Raksha Bandhan in History
The traditional Hindu festival 'Raksha Bandhan' (knot of protection) was came into origin about 6000 years back when Aryans created first civilization - The Indus Valley Civilization. With many languages and cultures, the traditional method to Rakhi festival
celebration differs from place to place across India. Following are some historical evidences of Raksha Bandhan celebration from
the Indian history.
The Meaning of Raksha Bandhan
Relationships are the essence of celebration and it holds true for any Indian festival. Each festival brings the family together which calls for a total festive environment. Raksha Bandhan is a celebration of one such relation - the relation of a brother and a sister. The relation is no where so celebrated as in India. Raksha Bandhan is a festival which celebrates the bond of affection between brothers and sisters. It is a day when the siblings pray for each others' well being and wish for each others' happiness and goodwill.
The name 'Raksha Bandhan' suggests 'a bond of protection'. On this auspicious day, brothers make a promise to their sisters to protect them from all harms and troubles and the sisters pray to God to protect their brother from all evil. The festival falls on the Shravan Purnima which comes generally in the month of August. Sisters tie the silk thread called Rakhi on their brother's wrist and pray for their well being and brothers promise to take care of their sisters.
Lord Krishna and Draupathi
In order to protect the good people, Lord Krishna killed the evil King Shishupal. Krishna was hurt during the war and left with bleeding finger. Seeing this, Draupathi had torn a strip of cloth from her sari and tied around his wrist to stop the bleeding. Lord Krishna, realizing her affections and concern about him, declared himself bounded by her sisterly love. He promised her to repay this debt whenever she need in future. Many years later, when the pandavas lost Draupathi in the game of dice and Kauravas were removing her saari, Krishna helped her divinely elongating the saari so that they could not remove it.
King Bali and Goddess Lakshmi
The demon king Mahabali was a great devotee of lord Vishnu. Because of his immense devotion, Vishnu has taken the task of protecting bali's Kingdom leaving his normal place in Vikundam. Goddess lakshmi - the wife of lord Vishnu - has became sad because of this as she wanted lord Vishnu along with her. So she went to Bali and discussed as a Brahmin woman and taken refuge in his palace. On Shravana purnima, she tied Rakhi on King Bali's wrist. Goddess Lakshmi revealed who she is and why she is there. The king was touched by Her and Lord Vishnu's good will and affection towards him and his family, Bali requested Lord Vishnu to accompany her to vaikuntam. Due to this festival is also called Baleva as Bali Raja's devotion to the Lord vishnu. It is said that since that day it has become a tradition to invite sisters on sravan pournima to tie sacred thread of Rakhi or Raksha bandan.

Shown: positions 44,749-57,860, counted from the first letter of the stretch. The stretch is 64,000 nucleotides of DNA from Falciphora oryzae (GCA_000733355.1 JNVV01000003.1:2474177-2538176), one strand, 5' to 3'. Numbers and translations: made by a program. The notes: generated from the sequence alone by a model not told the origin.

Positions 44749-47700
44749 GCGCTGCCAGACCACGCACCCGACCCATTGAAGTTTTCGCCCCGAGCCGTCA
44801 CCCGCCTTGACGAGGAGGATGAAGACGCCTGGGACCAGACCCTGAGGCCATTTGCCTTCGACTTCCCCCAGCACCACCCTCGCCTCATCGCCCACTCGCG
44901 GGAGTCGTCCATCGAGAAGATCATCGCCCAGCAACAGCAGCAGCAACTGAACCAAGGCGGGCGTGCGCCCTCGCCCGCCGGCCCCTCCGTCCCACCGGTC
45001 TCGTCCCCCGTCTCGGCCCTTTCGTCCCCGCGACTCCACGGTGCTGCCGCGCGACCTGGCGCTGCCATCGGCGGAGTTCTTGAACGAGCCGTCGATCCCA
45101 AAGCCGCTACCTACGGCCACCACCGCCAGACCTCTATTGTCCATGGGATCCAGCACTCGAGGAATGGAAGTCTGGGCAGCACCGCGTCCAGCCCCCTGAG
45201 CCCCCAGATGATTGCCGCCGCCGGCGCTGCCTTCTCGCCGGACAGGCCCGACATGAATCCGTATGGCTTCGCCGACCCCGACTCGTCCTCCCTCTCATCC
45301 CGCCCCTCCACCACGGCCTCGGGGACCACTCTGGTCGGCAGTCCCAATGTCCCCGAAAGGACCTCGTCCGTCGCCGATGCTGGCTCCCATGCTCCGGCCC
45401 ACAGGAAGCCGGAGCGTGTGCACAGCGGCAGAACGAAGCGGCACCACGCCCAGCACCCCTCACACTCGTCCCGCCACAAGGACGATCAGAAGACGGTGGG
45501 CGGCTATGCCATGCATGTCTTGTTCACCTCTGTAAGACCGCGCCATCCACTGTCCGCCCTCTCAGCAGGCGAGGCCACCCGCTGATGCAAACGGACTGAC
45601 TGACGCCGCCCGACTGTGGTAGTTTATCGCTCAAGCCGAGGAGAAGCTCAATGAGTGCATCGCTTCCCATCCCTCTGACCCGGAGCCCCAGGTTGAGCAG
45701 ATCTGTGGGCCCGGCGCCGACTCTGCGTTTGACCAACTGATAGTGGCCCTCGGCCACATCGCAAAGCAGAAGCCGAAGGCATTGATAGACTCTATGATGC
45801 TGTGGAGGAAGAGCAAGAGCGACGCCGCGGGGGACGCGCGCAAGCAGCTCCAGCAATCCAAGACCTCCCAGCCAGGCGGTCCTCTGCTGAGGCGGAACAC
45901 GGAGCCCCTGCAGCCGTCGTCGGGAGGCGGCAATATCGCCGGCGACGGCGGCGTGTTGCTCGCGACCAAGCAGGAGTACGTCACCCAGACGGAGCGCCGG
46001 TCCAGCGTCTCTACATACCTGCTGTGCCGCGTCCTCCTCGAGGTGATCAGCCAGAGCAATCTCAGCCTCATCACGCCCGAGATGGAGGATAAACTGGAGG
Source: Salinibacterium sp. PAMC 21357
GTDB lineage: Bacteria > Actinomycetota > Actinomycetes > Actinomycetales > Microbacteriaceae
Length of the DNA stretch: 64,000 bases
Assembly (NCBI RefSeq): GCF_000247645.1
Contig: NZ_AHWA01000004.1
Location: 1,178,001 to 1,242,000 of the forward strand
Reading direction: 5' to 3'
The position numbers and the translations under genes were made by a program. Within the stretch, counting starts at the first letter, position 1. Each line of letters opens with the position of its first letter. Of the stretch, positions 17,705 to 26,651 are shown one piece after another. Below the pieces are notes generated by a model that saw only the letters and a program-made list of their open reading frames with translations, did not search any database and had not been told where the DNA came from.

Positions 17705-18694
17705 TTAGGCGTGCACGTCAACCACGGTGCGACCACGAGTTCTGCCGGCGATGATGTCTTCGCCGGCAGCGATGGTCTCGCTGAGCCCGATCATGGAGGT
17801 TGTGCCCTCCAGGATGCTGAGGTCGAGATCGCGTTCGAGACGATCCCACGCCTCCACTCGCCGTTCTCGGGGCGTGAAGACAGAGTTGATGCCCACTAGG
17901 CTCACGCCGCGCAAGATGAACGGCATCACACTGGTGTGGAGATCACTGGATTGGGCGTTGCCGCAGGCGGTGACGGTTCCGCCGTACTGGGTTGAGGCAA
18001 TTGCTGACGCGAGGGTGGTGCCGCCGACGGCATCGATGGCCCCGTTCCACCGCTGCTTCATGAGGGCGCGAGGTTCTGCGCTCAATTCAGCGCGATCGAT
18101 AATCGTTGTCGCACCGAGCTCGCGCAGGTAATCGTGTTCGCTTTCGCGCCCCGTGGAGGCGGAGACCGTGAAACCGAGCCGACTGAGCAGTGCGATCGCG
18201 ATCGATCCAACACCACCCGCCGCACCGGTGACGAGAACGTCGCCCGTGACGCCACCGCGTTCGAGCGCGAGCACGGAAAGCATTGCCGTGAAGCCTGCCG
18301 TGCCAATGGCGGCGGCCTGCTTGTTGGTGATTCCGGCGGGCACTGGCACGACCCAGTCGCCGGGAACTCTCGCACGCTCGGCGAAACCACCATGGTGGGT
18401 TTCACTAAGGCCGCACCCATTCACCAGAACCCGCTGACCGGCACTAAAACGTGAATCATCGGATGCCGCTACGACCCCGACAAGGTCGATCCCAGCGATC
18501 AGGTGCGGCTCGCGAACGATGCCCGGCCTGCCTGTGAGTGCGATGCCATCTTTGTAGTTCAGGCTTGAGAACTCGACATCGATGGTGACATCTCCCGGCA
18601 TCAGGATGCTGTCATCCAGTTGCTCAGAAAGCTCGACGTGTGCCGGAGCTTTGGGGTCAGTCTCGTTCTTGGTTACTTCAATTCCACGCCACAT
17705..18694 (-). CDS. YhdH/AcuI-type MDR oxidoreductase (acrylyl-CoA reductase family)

An insight of Rakhi Rituals
On the day of Rakhi, sisters prepares the pooja thali with diya, roli, chawal, rakhi thread and sweets. The ritual begins with a prayer in front of God, then the sister ties Rakhi to her brother and wishes for his happiness and well-being. In turn, the brother acknowledge the love with a promise to stand by his sister through all the good and bad times.
Sisters tie Rakhi on the wrist of their brothers amid chanting of mantras, put roli and rice on his forehead and pray for his well-being. She bestows him with gifts and blessings. In turn, brothers also wish her a good life and pledges to take care of her. He gives her a return gift. The gift symbolizes the physical acceptance of her love, reminder of their togetherness and his pledge. The legends and the reference in history repeated, the significance of the festival is emphasized.
Unconditional Bond of Love
Raksha bandhan has been celebated in the same way with the same traditions for many years. Only the means have changed with the changing lifestyle to make the celebration more elaborate and lively. This day has an inherent power that pulls the siblings together. The increasing distances evoke the desire to be together even more. All brothers and sisters try to reach out to each other on this auspicious day. The joyous meeting, the rare family get-together, that erstwhile feeling of brotherhood and sisterhood calls for a massive celebration.
For everyone, it is an opportunity to reunion and celebrate. People also share tasty dishes, wonderful sweets and exchange gifts. It is a time to share their past experiences alsofor those who are not able to meet each other, rakhi cards and e-rakhis and rakhis through mails perform the part of communicating the rakhi messages. Hand made rakhis and self-made rakhi cards are just representation of the personal feelings of the siblings.
To the outside world we all grow old. But not to brothers and sisters. We know each other as we always were. We know each other's hearts. We share private family jokes. We remember family feuds and secrets, family griefs and joys. We live outside the touch of time.
Brothers and sisters are as close as hands and feet.